Hospitals 2,5 3,5
Outdoor spaces
Working areas 4,0 5,0

Recreation areas 3,5 4,5

5.3 Masts and mast modules shall be constructed mast locations intended for installation of electronic
in such a way that no resonance of basic vibration equipment in any direction.
modes with relevant excitation frequencies is present.
This should be verified during design stage by theo- 6. Vibration of main/auxiliary machinery and
retical investigations (2). equipment

5.4 The mast itself as well as its support should 6.1 Vibration may damage machinery or equip-
be designed as stiff as possible. Support on longitude- ment. Vibration can be self-excited, as in the case of
nal and transverse walls is advantageous. Sufficient propulsion machinery, or is caused by excitation
shear stiffness shall be provided for the mast con- originating from the foundation. In any case machinery
struction. and equipment shall withstand vibration loads without
loss of intended function.
5.5 The overall rms vibration-level in the fre-
quency range 1 to 80 Hz should not exceed 15 mm/s at 6.2 Vibration limit values regarding reciprocating
main engines and auxiliary machinery are defined in
(2) TL may be entrusted with carrying out investigations Chapter 104 - Propulsion Plants, Section 1, D.2.
within the marine advisory services.
16-18 Section 16 – Noise, Vibration and Shock Considerations


Fig. 16.1 Guideline for vibration severity with regard to structural damage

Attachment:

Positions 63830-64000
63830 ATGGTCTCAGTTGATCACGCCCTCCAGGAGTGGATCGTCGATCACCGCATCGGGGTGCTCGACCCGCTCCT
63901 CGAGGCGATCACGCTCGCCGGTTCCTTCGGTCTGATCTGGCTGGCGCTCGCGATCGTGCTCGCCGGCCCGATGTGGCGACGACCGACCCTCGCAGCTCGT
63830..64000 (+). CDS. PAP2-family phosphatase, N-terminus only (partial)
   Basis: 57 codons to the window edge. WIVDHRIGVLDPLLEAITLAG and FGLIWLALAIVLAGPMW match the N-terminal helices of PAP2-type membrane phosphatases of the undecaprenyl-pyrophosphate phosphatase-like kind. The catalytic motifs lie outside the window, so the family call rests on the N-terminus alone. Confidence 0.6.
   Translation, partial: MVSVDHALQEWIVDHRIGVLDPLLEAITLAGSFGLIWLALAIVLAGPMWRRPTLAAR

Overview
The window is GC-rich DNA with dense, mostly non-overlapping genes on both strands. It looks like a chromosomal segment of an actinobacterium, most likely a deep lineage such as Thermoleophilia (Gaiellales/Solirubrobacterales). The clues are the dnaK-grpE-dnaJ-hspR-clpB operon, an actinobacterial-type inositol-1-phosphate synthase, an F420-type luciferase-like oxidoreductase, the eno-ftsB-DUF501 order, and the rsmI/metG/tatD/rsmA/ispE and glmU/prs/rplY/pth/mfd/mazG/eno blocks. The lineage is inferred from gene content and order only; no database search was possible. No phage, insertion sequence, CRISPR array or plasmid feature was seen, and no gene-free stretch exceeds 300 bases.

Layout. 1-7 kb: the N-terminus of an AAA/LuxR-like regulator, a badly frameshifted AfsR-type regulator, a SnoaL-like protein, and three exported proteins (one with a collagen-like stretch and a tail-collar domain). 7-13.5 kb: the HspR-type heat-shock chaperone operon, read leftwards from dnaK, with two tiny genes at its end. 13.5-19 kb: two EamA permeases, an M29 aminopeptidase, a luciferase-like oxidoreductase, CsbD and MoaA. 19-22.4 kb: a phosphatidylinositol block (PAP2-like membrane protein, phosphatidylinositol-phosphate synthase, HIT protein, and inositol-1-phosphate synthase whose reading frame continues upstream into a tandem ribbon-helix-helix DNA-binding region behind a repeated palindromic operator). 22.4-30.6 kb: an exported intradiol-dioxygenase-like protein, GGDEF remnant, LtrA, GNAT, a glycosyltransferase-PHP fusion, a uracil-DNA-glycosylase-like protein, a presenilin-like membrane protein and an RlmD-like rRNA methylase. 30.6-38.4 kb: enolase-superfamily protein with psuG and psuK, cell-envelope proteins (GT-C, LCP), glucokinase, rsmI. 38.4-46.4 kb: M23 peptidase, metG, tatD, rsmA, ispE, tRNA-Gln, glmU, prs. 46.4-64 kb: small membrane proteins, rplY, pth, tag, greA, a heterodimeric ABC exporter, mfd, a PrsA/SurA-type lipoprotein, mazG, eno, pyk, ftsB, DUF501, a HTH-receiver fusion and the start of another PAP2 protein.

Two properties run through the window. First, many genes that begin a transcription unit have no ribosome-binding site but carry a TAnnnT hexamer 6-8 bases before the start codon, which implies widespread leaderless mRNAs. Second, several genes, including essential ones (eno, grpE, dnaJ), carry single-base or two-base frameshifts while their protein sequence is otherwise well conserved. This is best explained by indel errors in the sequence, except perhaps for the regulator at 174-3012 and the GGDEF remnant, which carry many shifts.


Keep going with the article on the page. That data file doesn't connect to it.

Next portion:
6.3 For any machinery/equipment which is rele- ment. Elements connecting the device and its founda-
vant for safety, functionality or fulfilment of the ship's tion must be considered during tests as well as calcula-
tactical purpose, safety towards vibration must be tions. The lowest natural frequency obtained is defined
demonstrated by suitable procedures, that may be as the critical machinery/equipment natural frequency:
- type tests using shaking devices simulating
vibration loads on navy ships 6.5 In order to reduce vibration transferred from
ship structure into machinery/equipment or vice versa
- proof of successful applications in comparable resilient mounting should be provided.
6.6 If any machinery/equipment is mounted
- theoretical investigations resiliently sufficient space for motions caused by
seaway,heeling or shock loads must be provided. If two
6.4 Type tests as well as theoretical calculations machinery/equipment items are placed next to each
must provide the natural frequencies of the main basic other opposite-phase motion must be considered too.
vibration modes of the respective machinery/ equip-
Section 16 – Noise, Vibration and Shock Considerations 16-19

6.7 The design frequency of resilient supports - type tests using shaking devices
must be compared to the main excitation frequencies
which occur on the individual ship. The properties of - measurements at comparable installations